Lasers and Excited States of Rare Earths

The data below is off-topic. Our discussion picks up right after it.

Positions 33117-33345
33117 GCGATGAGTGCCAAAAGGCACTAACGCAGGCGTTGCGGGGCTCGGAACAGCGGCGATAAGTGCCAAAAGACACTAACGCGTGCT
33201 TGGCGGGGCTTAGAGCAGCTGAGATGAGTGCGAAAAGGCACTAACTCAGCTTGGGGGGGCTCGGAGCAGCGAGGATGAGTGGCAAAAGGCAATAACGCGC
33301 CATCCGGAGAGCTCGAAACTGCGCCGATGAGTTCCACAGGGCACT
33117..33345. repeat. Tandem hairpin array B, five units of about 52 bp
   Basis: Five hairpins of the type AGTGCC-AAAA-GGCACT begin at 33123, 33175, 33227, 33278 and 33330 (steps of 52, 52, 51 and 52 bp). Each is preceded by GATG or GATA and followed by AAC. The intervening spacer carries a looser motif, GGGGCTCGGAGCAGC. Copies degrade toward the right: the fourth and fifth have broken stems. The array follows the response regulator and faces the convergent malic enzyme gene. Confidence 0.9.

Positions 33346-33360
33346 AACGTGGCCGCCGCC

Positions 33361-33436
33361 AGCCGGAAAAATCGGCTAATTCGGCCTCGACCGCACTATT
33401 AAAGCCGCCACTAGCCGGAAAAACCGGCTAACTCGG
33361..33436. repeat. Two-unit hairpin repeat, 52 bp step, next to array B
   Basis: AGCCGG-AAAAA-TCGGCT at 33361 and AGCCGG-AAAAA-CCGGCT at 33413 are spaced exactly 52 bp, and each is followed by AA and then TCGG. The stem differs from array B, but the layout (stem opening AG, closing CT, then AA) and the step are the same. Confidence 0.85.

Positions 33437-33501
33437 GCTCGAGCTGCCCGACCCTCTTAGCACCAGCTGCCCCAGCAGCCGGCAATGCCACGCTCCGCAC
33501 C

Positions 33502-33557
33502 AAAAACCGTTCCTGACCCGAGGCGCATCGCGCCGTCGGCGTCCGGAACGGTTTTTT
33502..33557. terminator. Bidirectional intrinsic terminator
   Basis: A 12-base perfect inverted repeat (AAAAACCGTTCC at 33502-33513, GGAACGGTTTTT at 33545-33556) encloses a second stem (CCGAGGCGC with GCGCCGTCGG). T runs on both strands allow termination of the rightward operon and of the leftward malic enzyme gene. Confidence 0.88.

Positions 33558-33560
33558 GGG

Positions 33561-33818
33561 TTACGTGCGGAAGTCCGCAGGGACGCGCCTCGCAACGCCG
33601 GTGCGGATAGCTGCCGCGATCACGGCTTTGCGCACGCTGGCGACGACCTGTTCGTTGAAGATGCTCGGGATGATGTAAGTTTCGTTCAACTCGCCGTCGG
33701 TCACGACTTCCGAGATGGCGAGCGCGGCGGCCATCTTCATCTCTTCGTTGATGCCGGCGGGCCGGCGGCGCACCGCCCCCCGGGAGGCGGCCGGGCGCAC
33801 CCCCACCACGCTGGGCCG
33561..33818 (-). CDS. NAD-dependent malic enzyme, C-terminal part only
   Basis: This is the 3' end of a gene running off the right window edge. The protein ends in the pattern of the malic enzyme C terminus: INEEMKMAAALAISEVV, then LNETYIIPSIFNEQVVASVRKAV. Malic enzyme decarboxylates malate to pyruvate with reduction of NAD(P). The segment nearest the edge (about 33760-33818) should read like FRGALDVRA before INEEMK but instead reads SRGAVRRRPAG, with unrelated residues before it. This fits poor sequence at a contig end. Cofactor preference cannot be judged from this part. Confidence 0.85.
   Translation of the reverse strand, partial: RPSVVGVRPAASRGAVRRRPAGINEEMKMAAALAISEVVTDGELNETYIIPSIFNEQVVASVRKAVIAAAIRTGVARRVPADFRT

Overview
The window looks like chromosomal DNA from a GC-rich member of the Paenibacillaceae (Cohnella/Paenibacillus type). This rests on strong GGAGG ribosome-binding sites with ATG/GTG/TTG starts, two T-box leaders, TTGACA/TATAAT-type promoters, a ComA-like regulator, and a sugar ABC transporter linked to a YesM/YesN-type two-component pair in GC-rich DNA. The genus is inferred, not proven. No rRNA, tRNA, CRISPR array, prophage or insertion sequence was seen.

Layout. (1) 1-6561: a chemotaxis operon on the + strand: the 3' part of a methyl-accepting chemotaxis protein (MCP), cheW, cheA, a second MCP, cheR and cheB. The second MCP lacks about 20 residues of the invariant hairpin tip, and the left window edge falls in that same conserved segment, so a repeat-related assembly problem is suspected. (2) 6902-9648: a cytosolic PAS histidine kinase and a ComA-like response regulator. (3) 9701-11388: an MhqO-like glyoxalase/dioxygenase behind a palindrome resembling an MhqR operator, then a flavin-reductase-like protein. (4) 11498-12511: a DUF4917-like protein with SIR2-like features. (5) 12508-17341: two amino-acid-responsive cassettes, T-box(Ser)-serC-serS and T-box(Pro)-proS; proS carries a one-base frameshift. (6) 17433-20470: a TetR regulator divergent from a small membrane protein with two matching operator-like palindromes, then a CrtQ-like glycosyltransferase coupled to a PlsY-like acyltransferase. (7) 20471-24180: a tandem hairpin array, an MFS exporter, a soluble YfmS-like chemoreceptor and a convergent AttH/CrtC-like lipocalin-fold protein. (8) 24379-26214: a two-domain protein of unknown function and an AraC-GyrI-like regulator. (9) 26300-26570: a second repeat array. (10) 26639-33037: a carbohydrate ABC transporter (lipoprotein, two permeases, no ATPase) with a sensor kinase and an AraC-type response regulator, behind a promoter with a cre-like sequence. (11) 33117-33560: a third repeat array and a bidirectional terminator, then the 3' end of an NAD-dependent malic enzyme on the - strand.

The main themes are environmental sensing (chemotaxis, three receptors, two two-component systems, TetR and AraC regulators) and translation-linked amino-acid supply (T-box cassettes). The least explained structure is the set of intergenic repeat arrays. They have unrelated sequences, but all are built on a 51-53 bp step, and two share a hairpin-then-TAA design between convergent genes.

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The possibility of stimulated light emission was discussed by Einstein in 1917, eight years before the quantum-mechanical description of energy levels of many-electron systems. Though it is imperative to use samples having optical properties greatly different from the stan- dard continuous spectrum of opaque objects ( black body radia- tion) it is not always necessary to restrict the study to monatomic entities. Thus, spectral lines can be obtained (in absorption and in emission) from lanthanide compounds, containing from one to thir- teen 4f electrons going from trivalent cerium to ytterbium, that are nearly as sharp as the ones from gaseous atoms. However, the presence of adjacent atoms modifies the simple picture of an isolated electron configuration, and in particular, it is possible to pump excited levels efficiently by energy transfer from species with intense absorption bands, such as the inter-shell transitions of other lanthanides and of thallium(I), lead(II) and bismuth(III) or the electron transfer bands of the uranyl ion or other complexes. On the other hand, it is possible to diminuish the mUlti-phonon relaxation (competing with sharp line luminescence) by selecting vitreous or crystalline materials with low phonon energies. Obviously, one cannot circumvent the conservation of energy by lasers, but they may have unprecedented consequences for the future by allowing nuclear fusion of light elements, effects of non-linear optics and time-resolved spectroscopy, besides the more conventional applications of coherent light beams with negligible angular extension.